The Third Republic colonial policy was inducted in 1881 by Jules Ferry. Jules, the then serving head of public instruction, was recognised with the emergence of fresh imperialistic motivations in France. Jules further strongly believed in colonial enlargement as a way of reinstating national pride; and even though this policy often put France at loggerheads with other countries, it provided her ultimately with an international empire that was only rivalled by that of Great Britain. France’s Colonial enlargement, even though promoted by a French patriot was promoted and encouraged by Bismarck. Bismarck saw in it a deviation from Revanche’s thoughts and wished that France’s ambition for Africa would isolate Italy from her. The French Republicans only went to Madagascar, the Tonkin, and Tunis, and later on to Morocco (Wyrtzen 2017), Congo, and Sudan, to prevent itself from going back to Strasbourg.
Despite their military quarters, French colonies were further reinforced, in some cases, by naval fleets. These flotillas did not comprise part of the marines planned with the intention of demonstrating the French flag at sea, and if there’s any need, of deploying them for offensive strikes. Similar to Britain, France had deployed her naval fleets in the Pacific, in China, in the East Indies, in the Mediterranean, and in other places. Instead, these were the fleets available to Colonial Governors for Colonial reasons. To this end, the French had deployed approximately 49 craft of different forms and sizes and had about 4,000 men (Agbor 2015).
We can do it today.
Off Miquelon, and St. Pierre, naval vessels were required for the protection and superintendence of the fishing interests. The leader at Tunis demanded coasting craft, to caution the seamen from Barbary that they were no longer going to bull them at sea. The rivers of Cochin-China, of Tonkin, of Gabon, and of Senegal required constant patrolling. Tahiti, Obock, and Reunion desired to have a direct communication channel with neighbouring countries. New Caledonia and Guiana, needed continuous blockading, to patrol the area to prevent convicts who constantly look for ways of escaping (Marshall 2017; Schloss 2013).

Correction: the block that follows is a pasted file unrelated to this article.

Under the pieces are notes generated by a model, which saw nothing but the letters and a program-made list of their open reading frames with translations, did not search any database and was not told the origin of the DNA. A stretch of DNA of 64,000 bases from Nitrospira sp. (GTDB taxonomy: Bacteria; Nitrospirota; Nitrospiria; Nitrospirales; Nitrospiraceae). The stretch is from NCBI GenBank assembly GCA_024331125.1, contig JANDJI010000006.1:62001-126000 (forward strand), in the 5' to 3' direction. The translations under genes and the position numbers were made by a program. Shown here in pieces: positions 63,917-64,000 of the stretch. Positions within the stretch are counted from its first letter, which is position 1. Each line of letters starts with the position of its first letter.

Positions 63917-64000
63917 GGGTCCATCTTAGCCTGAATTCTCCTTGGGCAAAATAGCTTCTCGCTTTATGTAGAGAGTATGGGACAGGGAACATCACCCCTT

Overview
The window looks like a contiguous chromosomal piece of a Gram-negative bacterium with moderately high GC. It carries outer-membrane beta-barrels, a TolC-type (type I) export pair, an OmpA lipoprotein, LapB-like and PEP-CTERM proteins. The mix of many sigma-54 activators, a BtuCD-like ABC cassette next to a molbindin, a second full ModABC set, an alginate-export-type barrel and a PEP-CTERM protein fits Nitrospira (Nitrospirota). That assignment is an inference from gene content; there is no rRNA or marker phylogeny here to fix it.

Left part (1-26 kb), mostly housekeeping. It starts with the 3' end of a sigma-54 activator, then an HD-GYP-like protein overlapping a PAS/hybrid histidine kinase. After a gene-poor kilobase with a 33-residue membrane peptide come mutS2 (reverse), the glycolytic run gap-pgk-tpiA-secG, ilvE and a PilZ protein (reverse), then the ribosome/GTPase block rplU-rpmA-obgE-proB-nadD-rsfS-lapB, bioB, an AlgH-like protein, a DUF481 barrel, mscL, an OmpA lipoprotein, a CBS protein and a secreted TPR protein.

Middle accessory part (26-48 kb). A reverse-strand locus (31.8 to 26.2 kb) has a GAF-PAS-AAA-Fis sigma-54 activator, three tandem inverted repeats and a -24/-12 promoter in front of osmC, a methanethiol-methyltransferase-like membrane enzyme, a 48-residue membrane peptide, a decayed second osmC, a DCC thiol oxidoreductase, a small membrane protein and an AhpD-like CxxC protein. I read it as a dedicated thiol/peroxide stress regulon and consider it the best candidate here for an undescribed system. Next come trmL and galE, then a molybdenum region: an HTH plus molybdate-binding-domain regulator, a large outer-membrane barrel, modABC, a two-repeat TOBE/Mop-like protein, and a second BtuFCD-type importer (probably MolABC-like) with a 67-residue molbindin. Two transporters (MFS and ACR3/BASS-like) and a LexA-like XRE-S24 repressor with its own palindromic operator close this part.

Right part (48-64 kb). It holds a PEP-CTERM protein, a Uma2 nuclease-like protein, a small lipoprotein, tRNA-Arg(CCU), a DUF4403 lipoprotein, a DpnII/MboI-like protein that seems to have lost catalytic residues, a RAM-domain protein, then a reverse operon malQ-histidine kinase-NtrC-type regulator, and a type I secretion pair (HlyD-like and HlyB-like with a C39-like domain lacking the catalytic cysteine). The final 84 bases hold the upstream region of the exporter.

According to Thomas (2013), the colonial expansion fever brought the recollections of what the colonies did for the country during the great wars that took place between England and France; how France converted these countries into temporary bases for military operations in the multiple military expeditions against colonies controlled by Britain, and how their harbors provided a landing place and shelter to naval fleets that opposed the French, as well as the corsairs that introduced France to business through the seas. The idea of bringing back the structures of Colonial France very much came attached with the dreams of the ruin of trade that was conducted by the Englishmen (Roberts 2015).
The question about France retaining the colonies as they were before was second to no other. While deliberating about the possibility of retaining the former structure, there was strong opposition to huge expenditure of money and men, which the country had incurred in its attempt to foster and establish its Colonies. Political scholars argued that a nation that did not have a stronghold of her territorial boundaries will be bested in influence and wealth by the states whose population and commerce find opportunities in important foreign dependencies and colonies (Wucherpfennig, Hunzike, and Cedermaz 2016). Germany’s position in Europe was rather strong, yet the government of the day in Germany tried to install the German flag past the limits of its mainland.